Russia refuses demilitarization of ZNPP, AFU says CNN report is inaccurate, and a new controversial media law

31 August, 03:06 PM

Ukraine Today. Newsletter by Romeo Kokriatski, Managing Editor, New Voice of Ukraine Wednesday, August 31st, 2022.

•  Russia has ruled out a proposed demilitarization of the Zaporizhzhia Nuclear Power Plant.

Kremlin spokesperson Dmitriy Peskov, in a comment to Russian propaganda agency TASS, stated that while Russia has no plans to remove its military personnel from the facility, Russia “believes” that an upcoming IAEA mission to the plant is necessary. Repeating blatantly false Russian claims, the officials urged world powers to “pressure Kyiv into ceasing shelling ZNPP, which puts Europe in danger.” There is no evidence of Ukraine attacking the plant, and numerous verifiable reports of Russian shelling of the facility.

Video of day

•   Speaking of verifiable reports, satellite imagery recently identified another three Russian armored personnel carriers stationed worryingly close to one of the ZNPPs reactors.

•  An AFU source has told NV that an earlier CNN report on liberation villages in Kherson Oblast is not entirely accurate.

CNN, citing its own sources in the Armed Forces, mistakenly claimed that the villages of Novodmytrivka, Arkhanhelkse, Pravdyne, and Tomyna Balka, along the Inhulets River, had been liberated. However, NV’s sources in the AFU have clarified that report, stating that at the moment, only Pravdyne is considered liberated, and the other three are currently contested. The operation to liberate Kherson Oblast is currently incredibly fluid, and the fog of war can make it difficult to establish firm facts on the ground.

•   It’s for that reason that the Ukrainian government has urged caution when discussing the operation on public venues, and has reiterated that the operation’s success relies on “radio silence”, according to Ukrainian military spokesperson Natalia Humeniuk.

•  Russia has shelled a Red Cross base in Slovyansk.

According to the International Committee of the Red Cross, Russian artillery struck an evacuation coordination center in the city, destroying the building and damaging three cars. “Miraculously, none of our volunteers were injured,” said the head of ICRC’s rapid response team in Ukraine, Taras Logginov. “This location is marked as an ICRC residence on every map; the Russian command was aware of this,” Logginov added.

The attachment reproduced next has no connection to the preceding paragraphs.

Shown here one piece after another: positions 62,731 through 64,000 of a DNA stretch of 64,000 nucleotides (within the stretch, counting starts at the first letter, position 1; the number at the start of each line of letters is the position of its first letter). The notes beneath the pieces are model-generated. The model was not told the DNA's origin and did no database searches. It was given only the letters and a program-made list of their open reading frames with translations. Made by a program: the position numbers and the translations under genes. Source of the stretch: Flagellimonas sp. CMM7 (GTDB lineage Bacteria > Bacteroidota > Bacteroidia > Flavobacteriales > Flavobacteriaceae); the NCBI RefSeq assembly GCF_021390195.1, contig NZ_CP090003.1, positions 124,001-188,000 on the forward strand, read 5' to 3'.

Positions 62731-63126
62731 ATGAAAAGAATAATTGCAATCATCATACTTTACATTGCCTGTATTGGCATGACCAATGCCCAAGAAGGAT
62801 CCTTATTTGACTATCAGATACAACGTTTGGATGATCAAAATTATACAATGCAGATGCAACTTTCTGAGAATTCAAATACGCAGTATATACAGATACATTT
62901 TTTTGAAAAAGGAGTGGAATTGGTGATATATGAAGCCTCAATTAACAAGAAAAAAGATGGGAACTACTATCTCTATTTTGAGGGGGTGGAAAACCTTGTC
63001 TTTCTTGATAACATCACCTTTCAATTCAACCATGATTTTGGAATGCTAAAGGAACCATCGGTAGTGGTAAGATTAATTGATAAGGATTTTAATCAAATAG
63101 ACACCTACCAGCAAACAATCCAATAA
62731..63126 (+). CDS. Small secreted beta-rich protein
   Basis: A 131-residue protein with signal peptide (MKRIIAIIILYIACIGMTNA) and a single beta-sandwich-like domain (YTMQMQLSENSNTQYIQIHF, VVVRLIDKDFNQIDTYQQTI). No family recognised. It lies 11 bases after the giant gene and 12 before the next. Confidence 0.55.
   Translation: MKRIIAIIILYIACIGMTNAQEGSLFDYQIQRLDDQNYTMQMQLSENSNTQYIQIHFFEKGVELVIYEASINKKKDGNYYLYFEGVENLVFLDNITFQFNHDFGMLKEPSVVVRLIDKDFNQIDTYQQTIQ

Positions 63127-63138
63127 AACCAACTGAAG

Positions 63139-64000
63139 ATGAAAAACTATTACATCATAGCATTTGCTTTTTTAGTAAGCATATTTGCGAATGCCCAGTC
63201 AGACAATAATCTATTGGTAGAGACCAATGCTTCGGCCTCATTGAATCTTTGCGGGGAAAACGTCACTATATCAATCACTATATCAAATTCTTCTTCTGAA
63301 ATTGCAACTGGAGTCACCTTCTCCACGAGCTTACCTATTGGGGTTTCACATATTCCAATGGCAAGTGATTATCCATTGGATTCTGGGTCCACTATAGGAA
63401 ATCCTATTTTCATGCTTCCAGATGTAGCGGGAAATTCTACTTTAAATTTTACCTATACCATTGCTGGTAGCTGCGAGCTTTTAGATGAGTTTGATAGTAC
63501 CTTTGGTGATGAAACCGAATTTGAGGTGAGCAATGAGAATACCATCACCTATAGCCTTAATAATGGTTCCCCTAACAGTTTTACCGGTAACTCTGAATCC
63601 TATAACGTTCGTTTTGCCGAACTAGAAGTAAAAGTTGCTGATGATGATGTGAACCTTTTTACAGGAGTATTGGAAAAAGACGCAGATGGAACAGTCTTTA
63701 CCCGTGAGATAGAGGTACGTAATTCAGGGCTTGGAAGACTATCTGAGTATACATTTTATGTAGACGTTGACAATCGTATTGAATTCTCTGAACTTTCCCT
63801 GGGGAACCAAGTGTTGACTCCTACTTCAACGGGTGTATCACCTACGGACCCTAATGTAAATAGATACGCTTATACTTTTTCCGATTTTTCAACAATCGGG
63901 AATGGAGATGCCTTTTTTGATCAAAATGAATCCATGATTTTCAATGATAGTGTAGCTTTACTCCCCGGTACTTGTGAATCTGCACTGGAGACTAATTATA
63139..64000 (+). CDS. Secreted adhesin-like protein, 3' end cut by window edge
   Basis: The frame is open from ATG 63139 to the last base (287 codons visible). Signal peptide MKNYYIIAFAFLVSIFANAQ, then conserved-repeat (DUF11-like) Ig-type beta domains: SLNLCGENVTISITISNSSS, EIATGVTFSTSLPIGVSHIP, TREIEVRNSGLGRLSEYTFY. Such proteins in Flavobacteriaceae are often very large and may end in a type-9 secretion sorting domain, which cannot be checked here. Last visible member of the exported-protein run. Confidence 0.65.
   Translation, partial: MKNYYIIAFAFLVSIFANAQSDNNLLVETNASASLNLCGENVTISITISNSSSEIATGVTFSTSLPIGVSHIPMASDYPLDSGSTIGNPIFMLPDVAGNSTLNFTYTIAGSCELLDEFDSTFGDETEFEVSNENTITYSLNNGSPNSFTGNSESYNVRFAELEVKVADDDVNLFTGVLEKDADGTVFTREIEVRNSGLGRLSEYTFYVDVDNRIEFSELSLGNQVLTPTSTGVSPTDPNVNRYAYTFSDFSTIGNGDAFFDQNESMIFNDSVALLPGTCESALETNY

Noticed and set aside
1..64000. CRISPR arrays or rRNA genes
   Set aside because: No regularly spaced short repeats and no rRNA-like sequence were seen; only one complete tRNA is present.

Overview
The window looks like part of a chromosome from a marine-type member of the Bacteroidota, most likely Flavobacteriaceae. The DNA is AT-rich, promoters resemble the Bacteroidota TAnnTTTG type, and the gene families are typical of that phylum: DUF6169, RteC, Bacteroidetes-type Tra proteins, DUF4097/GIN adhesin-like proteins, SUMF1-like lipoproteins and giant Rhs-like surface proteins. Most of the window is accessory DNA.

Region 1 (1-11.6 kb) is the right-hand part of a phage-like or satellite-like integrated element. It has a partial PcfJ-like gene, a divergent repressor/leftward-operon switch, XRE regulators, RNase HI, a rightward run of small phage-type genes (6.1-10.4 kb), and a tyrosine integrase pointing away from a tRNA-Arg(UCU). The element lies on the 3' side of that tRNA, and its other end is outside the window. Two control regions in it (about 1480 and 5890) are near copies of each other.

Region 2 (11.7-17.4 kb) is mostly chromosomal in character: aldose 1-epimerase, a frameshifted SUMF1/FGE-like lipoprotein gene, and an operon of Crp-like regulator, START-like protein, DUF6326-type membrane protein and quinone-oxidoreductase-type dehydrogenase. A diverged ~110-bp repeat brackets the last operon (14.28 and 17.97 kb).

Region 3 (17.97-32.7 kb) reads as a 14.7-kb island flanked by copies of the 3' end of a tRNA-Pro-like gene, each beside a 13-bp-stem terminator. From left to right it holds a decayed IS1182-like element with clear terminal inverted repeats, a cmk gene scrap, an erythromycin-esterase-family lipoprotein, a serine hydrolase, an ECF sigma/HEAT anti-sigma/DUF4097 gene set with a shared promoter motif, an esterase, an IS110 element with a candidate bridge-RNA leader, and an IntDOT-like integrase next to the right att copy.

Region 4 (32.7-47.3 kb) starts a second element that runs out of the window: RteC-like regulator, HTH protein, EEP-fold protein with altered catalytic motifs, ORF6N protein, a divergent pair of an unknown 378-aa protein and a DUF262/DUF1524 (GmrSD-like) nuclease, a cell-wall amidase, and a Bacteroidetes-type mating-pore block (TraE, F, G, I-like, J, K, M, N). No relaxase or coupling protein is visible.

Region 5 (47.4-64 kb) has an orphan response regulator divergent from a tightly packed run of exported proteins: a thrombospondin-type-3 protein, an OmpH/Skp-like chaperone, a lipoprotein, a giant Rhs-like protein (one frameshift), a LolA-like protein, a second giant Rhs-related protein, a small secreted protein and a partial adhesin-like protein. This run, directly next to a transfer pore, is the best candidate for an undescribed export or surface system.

•  The first shipment of Ukrainian grain has arrived in Africa.

The vessel BRAVE COMMANDER was chartered by the UN World Food Pro-gramme to deliver 23,000 tons of wheat from blockaded Ukrainian ports in the Black Sea. Once unloaded from the port of Djibouti, the grain will make its way to consumers in Ethiopia. BRAVE COMMANDER departed from Ukrainian port Pivdennyi on Aug. 16, as part of a multilateral partial deblockading of Ukrainian ports.

•  Ukraine’s parliament has adopted a controversial law on media.

The bill is criticized by some MPs and activists because it removes restrictions on the Russian-language media industry, but according to the Ukrainian parliament, this is a necessary step towards European integration. Currently, the law has passed only the first reading – according to Ukraine’s parliamentary procedure, a second reading is necessary prior to full adopted of the law, which should be taken in two or three weeks. However, some public figures, such as the head of Ukraine’s journalist’s union, said that only 10% of the draft law consists of provisions that Ukraine has undertaken to adopt before the EU – alleging that the rest is "the authorities' desire to gain more influence over the media: to issue prescriptions, fines, and close [media outlets].” 

•  The day’s long read: Dmytro Tuzov on the death of Putin and his entire system.

Tuzov examines the geopolitical implications of the Russian Federation’s loss, and what Ukraine’s rise means for the world.

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